If you are celebrating in a brewery, don’t ask Labour to provide the drinks. Because of the party’s continuing failure to secure a security contractor for its Liverpool conference, it is still uncertain whether the gathering will take place at all. Since boycotting G4S, the usual supplier, over its links with Israeli prisons, Labour has struggled to find an alternative. Of the five firms approached, only one – Showsec – offered its services. But the company’s non-union-recognition policy is inhibiting an agreement. The GMB, the firm’s antagonist, has threatened to picket the conference if Showsec is awarded the contract. In lieu of a breakthrough, sources suggest two alternatives: the police (at a cost of £59.65 per constable per hour), or the suspension of the G4S boycott. “We’ll soon find out which the Corbynites dislike the least,” an MP jested. Another feared that the Tories’ attack lines will write themselves: “How can Labour be trusted with national security if it can’t organise its own?”

Farewell, then, to Respect. The left-wing party founded in 2004 and joined by George Galloway after his expulsion from Labour has officially deregistered itself.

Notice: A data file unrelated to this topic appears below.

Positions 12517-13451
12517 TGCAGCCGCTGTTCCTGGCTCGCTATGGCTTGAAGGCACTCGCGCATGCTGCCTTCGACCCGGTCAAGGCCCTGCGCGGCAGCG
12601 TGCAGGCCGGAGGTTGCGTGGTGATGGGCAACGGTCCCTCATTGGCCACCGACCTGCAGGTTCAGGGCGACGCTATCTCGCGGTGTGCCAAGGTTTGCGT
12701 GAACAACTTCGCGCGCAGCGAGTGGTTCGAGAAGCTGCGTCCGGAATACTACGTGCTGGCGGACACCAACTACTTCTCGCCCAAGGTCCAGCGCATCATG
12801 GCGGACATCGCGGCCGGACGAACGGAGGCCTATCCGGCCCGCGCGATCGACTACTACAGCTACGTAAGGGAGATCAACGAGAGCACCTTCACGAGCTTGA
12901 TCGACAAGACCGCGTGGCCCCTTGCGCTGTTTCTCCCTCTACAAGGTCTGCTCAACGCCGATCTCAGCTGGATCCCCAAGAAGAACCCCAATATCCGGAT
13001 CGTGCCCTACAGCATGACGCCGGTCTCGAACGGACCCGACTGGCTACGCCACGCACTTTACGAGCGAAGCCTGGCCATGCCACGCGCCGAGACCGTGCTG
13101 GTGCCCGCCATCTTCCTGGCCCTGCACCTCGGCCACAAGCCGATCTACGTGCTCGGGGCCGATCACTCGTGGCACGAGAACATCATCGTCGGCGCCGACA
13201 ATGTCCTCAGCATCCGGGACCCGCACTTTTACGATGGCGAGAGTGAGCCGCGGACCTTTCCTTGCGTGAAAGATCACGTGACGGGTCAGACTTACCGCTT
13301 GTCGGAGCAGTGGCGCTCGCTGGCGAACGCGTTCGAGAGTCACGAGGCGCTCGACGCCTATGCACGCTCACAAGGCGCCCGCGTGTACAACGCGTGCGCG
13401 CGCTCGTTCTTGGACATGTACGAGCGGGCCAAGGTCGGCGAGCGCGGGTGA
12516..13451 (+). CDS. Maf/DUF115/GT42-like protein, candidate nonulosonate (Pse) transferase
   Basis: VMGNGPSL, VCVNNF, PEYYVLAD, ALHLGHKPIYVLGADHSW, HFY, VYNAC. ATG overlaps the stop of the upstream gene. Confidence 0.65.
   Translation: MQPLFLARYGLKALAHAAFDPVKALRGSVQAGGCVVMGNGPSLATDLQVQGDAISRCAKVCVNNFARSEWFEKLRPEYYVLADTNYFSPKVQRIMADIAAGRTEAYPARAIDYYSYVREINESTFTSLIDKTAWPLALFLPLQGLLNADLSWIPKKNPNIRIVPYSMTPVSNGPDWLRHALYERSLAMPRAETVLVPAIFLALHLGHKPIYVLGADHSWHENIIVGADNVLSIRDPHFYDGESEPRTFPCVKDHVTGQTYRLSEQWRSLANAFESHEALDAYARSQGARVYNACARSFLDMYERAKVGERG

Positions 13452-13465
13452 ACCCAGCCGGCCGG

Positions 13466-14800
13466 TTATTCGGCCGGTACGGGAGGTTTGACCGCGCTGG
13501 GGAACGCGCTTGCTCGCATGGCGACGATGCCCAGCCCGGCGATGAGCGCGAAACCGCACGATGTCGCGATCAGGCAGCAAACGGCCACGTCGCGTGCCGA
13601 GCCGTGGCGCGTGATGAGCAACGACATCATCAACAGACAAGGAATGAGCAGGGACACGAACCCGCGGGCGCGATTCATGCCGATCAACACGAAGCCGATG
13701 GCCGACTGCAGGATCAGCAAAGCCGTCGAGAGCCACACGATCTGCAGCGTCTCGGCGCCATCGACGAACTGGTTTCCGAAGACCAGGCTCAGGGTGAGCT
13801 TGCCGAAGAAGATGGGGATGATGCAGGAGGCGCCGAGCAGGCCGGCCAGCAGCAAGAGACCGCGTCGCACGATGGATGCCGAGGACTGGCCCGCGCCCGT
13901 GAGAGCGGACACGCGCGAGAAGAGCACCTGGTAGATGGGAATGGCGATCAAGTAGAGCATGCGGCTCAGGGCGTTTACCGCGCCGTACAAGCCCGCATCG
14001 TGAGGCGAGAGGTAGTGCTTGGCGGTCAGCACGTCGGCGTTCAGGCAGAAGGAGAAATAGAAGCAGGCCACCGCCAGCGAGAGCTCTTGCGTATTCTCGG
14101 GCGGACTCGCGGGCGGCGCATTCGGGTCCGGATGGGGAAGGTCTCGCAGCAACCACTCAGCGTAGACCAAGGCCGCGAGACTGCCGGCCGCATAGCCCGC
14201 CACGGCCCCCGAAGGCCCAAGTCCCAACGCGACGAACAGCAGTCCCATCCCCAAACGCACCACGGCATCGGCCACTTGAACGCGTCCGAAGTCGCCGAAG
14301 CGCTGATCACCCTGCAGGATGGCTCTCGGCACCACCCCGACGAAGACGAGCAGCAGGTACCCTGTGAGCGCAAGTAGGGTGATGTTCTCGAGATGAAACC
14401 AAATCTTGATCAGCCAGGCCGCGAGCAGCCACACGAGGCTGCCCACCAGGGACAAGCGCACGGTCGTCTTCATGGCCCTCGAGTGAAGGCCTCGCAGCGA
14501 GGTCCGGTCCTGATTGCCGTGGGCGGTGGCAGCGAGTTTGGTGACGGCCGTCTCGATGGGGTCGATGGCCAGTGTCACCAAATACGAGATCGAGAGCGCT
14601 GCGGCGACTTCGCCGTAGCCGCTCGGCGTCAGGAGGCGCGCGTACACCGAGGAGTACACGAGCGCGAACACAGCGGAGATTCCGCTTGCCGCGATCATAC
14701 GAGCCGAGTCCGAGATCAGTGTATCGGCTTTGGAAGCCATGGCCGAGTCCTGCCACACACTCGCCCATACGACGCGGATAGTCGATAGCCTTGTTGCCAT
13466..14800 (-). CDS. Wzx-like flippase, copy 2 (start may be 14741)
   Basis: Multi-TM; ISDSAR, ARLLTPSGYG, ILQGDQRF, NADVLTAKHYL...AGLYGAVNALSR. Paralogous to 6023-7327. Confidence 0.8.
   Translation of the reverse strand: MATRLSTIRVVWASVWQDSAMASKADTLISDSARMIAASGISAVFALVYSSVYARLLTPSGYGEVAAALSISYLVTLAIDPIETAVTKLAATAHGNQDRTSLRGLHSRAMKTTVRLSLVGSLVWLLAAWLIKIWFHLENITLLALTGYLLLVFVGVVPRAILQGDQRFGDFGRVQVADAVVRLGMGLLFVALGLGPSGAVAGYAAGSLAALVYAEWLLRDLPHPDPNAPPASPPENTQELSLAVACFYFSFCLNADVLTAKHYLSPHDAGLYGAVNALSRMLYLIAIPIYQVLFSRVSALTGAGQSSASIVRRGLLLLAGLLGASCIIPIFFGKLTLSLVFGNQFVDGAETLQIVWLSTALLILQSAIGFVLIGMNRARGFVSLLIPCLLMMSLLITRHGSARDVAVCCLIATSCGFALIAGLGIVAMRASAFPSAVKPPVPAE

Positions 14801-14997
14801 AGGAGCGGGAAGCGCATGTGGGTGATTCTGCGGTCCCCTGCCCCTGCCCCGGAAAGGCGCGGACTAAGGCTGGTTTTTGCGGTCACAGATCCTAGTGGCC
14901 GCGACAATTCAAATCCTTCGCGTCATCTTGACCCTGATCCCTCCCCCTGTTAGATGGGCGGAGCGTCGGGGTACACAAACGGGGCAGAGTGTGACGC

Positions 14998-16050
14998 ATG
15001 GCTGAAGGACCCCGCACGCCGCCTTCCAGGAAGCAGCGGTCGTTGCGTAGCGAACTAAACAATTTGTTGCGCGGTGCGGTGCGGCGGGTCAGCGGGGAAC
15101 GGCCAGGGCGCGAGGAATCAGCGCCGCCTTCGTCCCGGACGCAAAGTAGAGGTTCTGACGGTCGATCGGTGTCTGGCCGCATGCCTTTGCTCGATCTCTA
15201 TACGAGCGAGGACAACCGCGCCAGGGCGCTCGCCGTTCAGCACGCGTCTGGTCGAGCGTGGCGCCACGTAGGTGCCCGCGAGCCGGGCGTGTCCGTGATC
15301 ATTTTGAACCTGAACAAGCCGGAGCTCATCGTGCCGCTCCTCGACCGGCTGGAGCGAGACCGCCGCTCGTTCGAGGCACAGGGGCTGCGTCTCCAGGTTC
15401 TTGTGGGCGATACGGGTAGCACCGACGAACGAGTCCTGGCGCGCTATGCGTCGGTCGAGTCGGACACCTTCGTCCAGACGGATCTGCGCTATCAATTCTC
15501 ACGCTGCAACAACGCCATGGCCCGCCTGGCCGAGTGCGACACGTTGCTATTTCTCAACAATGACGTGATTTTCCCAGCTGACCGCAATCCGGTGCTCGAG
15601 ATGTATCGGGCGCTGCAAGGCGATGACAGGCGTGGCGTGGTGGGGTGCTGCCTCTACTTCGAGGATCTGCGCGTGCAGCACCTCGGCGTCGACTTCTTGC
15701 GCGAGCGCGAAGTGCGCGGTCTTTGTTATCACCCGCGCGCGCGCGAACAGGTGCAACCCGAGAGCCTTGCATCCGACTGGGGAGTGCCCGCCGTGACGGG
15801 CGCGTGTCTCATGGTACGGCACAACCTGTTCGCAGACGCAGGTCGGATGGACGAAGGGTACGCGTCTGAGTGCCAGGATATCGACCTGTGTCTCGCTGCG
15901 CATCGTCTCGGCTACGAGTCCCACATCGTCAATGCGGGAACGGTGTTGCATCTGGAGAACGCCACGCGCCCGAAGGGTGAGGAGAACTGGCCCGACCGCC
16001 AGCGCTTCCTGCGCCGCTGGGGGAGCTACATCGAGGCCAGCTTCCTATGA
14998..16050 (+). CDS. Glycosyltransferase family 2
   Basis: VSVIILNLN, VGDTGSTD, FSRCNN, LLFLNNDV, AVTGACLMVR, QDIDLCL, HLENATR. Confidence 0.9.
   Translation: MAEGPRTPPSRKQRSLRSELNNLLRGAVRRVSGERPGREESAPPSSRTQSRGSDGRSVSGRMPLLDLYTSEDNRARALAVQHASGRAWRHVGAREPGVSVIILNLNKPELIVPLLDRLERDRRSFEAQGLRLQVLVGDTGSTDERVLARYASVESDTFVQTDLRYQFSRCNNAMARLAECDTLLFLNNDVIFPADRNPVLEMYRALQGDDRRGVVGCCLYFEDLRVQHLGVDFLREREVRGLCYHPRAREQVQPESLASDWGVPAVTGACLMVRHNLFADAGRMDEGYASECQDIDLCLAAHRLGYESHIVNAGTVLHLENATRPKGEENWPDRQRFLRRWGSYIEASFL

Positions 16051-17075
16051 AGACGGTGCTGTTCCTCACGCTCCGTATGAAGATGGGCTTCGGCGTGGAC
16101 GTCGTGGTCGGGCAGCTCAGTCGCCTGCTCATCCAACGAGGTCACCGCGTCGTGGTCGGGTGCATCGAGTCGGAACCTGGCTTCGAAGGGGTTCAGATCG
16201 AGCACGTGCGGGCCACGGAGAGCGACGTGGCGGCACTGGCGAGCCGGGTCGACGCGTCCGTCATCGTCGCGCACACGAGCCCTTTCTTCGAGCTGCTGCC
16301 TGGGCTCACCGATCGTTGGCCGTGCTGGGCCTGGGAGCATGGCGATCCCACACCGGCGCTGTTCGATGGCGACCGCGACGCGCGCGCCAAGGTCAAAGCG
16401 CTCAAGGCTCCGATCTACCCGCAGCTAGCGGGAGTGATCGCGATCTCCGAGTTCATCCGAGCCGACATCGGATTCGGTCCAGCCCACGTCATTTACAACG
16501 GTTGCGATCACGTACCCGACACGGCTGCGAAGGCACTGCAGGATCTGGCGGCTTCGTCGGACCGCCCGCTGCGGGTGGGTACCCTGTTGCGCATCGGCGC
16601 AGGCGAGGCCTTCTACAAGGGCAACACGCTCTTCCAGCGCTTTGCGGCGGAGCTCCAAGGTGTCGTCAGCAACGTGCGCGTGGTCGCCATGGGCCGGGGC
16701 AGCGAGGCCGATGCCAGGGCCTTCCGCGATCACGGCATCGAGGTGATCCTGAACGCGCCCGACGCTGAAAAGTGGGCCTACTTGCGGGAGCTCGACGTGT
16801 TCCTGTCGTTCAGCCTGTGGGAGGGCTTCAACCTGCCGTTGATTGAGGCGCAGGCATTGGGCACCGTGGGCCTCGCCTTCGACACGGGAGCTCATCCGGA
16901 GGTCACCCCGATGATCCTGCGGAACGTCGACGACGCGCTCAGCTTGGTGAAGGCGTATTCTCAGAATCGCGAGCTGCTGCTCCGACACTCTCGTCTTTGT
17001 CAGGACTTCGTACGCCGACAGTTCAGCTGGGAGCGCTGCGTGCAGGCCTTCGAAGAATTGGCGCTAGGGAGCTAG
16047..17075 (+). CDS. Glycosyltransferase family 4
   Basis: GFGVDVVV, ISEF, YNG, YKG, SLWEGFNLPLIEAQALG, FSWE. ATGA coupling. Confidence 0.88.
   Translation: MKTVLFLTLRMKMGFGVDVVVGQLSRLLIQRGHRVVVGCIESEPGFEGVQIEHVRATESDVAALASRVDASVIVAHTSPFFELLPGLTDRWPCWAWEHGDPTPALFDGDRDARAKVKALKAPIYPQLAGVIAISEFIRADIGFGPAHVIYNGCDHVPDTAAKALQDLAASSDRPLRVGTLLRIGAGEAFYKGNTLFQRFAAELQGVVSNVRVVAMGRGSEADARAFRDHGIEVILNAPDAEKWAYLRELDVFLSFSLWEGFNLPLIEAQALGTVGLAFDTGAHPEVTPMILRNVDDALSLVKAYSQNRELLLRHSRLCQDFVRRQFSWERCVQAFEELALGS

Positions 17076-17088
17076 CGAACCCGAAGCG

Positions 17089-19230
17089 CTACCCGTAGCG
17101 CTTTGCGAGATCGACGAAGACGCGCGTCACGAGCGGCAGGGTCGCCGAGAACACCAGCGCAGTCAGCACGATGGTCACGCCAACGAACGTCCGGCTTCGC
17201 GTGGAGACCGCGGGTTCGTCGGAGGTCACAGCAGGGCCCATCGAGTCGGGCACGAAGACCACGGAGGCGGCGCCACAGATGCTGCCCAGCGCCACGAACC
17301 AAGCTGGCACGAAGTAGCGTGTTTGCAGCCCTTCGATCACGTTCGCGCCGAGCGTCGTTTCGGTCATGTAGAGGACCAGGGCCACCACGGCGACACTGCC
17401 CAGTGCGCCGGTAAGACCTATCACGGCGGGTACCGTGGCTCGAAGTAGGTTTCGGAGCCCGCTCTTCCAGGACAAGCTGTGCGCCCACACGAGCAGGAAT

“We support Corbyn’s Labour Party,” the former MP explained, urging his 522,000 Facebook followers to sign up. “The Labour Party does not belong to one man,” replied Jess Phillips MP, who also pointed out in the same tweet that Respect had “massively failed”. Galloway, who won 1.4 per cent of the vote in this year’s London mayoral election, insists that he is not seeking to return to Labour. But he would surely be welcomed by Jeremy Corbyn’s director of communications, Seumas Milne, whom he once described as his “closest friend”. “We have spoken almost daily for 30 years,” Galloway boasted.

After Young Labour’s national committee voted to endorse Corbyn, its members were aggrieved to learn that they would not be permitted to promote his candidacy unless Owen Smith was given equal treatment. The leader’s supporters curse more “dirty tricks” from the Smith-sympathetic party machine.

Word reaches your mole of a Smith-side split between the ex-shadow cabinet ministers Lisa Nandy and Lucy Powell. The former is said to be encouraging the challenger’s left-wing platform, while the latter believes that he should make a more centrist pitch. If, as expected, Smith is beaten by Corbyn, it’s not only the divisions between the leader and his opponents that will be worth watching.

Nicholas Soames, the Tory grandee, has been slimming down – so much so, that he was congratulated by Tom Watson, Labour’s deputy leader, on his weight loss. “Soon I’ll be able to give you my old suits!” Soames told the similarly rotund Watson. 

Kevin Maguire is away

I'm a mole, innit.

This article first appeared in the 25 August 2016 issue of the New Statesman, Cameron: the legacy of a loser